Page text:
If you have a vision to where you want the organization to go, and have a clear idea of what you want and need to track and measure, you should be able to find a balance between the cost of the system and the functionality.  There are certain things that are extremely important to fully understand and research prior to an initial installation or upgrade of an existing system.  Remember, the company you are talking to is also trying to make a sale and demonstrations are designed to not fail in front of the potential customer.  See examples of similar business structures as yours and even look towards similar customers.  Ask about server requirements, network requirements, system loading and bandwidth requirements, customization abilities, data backup scheduling, etc.  All are very important and must be talked about so there is clear and full understanding of what is being installed.  Ask about failures of other companies’ installations and why.  If the company begins to skirt around functionality and wants to sell separate add-on or bolt-on software, it may be a sign the system is not robust enough for your company.  Keep in mind, when bolting or adding on to your system with other software, all must function transparently with each other to include updates, upgrades, enhancements, etc.  This includes the front end software such as Windows, MAC, Oracle, etc.

                Bottom line is if you have read through my Business Improvement series and performed all the steps I have recommended, you should be able to utilize the work flow and process flow documents along with the visions the business plans and targeted measurements in determining the best suited Information System you need.  There are a lot of network related security and accessibility concerns which need to be address also.  Consult an expert if needed…or even two.  Be leery of those experts who try to sell only one system and claim it to be suited for all businesses.  Be leery of experts who claim they have never had any issues with any software.  There are always invariably issues that need to be overcome.  Ask what they have been in the past and how they were overcome.  Be leery of “FREE” shareware or software as many do not provide the level of security or the functionality you will need to sustain during your business growth cycle.  If concerned, get an external knowledgeable person who doesn’t have an association with the software provider to act as an unbiased liaison.  While it might be an added expense, the total expense will pay for itself in the long run to ensure you get what you need and how you need it.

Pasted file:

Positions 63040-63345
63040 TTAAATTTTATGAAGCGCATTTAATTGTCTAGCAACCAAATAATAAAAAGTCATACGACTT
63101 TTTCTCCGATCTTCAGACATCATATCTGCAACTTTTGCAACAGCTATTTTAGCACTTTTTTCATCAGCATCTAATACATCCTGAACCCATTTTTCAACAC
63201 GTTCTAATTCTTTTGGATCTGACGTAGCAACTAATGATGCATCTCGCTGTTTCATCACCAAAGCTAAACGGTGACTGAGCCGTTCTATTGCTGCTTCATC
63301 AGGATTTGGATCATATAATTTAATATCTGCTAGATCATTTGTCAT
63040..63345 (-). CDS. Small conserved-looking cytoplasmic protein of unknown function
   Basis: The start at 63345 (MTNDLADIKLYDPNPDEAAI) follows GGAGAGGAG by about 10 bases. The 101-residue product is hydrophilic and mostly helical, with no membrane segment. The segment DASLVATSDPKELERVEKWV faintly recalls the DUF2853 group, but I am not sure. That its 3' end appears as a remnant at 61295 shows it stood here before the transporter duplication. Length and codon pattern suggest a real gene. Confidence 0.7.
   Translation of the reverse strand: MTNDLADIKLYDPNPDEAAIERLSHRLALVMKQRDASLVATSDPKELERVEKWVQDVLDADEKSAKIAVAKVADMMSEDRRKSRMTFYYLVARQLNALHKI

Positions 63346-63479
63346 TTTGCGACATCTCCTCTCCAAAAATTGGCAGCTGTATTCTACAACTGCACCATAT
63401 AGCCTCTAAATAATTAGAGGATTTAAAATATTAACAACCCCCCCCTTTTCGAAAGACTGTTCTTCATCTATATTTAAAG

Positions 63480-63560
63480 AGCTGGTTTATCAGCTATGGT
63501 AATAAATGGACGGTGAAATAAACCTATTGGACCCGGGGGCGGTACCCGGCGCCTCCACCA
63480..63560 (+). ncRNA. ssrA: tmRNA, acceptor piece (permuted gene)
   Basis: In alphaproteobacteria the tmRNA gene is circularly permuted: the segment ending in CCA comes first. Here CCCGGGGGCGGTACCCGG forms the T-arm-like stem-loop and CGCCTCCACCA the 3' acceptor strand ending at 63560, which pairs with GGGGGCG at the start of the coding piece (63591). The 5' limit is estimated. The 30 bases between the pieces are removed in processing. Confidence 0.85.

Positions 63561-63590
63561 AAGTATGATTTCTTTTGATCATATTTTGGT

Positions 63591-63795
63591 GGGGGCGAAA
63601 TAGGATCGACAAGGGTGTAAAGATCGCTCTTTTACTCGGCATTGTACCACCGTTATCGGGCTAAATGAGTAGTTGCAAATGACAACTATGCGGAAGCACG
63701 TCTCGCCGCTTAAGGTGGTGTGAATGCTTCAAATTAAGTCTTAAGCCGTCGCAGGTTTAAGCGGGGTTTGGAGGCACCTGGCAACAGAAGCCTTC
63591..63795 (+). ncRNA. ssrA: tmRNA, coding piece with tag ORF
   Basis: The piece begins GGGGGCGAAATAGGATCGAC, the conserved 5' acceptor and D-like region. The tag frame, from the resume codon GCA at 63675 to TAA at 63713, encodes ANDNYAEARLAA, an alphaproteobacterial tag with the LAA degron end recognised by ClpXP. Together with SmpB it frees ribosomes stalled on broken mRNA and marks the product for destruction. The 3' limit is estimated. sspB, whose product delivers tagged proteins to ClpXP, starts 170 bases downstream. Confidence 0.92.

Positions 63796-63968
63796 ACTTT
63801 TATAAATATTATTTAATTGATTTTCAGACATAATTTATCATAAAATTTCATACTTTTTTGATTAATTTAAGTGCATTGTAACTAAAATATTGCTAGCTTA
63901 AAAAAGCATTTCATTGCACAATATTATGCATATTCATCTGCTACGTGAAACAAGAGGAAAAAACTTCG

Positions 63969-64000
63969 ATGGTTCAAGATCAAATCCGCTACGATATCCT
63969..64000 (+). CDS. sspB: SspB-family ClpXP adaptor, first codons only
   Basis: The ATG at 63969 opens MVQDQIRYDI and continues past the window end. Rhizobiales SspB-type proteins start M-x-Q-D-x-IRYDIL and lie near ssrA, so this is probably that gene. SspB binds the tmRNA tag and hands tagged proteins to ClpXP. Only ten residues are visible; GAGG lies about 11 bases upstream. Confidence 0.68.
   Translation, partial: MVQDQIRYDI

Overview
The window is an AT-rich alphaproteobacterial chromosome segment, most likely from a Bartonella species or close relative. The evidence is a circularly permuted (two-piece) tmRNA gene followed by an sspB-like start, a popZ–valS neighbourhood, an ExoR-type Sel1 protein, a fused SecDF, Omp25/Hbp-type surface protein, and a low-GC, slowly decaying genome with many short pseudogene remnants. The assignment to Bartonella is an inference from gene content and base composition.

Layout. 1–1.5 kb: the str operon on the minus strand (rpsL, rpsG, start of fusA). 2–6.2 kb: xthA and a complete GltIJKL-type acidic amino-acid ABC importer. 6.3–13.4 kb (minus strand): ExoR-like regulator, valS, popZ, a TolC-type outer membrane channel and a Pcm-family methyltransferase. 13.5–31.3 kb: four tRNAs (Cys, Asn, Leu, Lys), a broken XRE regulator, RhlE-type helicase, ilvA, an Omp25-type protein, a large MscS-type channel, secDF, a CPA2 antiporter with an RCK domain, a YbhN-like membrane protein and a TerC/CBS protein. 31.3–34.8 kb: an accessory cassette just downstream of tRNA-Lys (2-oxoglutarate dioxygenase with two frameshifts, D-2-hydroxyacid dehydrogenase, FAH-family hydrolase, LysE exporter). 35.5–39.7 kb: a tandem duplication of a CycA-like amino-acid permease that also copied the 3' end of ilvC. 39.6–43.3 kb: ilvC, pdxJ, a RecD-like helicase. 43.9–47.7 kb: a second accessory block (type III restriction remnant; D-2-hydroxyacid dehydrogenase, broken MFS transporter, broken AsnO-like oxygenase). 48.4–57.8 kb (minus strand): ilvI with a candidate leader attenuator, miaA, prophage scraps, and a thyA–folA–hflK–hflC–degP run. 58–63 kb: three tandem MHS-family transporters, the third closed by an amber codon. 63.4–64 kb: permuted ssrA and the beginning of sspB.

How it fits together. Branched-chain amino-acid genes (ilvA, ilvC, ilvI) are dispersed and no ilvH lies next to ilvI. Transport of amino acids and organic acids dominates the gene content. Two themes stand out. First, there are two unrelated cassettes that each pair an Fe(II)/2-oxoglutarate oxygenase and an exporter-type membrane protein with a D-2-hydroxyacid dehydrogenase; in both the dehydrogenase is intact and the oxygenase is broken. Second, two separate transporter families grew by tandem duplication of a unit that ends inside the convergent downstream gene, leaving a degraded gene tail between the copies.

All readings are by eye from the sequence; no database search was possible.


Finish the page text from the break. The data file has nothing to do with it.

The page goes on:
Stay Well

Scott B.